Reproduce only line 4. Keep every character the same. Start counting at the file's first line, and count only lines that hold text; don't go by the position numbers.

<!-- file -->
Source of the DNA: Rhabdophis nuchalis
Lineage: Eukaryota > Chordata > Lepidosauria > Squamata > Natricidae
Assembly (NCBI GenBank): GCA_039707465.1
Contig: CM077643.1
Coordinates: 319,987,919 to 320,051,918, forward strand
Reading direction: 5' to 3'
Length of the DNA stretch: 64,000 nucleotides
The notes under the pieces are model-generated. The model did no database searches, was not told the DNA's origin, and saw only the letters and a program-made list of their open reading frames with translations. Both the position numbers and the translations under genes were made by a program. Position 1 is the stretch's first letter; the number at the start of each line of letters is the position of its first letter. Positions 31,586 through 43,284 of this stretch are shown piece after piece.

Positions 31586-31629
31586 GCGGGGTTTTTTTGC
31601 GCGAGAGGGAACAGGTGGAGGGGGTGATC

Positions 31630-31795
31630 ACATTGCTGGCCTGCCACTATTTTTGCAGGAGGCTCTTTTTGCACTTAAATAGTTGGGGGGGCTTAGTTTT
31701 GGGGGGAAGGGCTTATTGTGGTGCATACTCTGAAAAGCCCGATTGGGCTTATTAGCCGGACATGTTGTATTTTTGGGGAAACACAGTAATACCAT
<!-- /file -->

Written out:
Contig: CM077643.1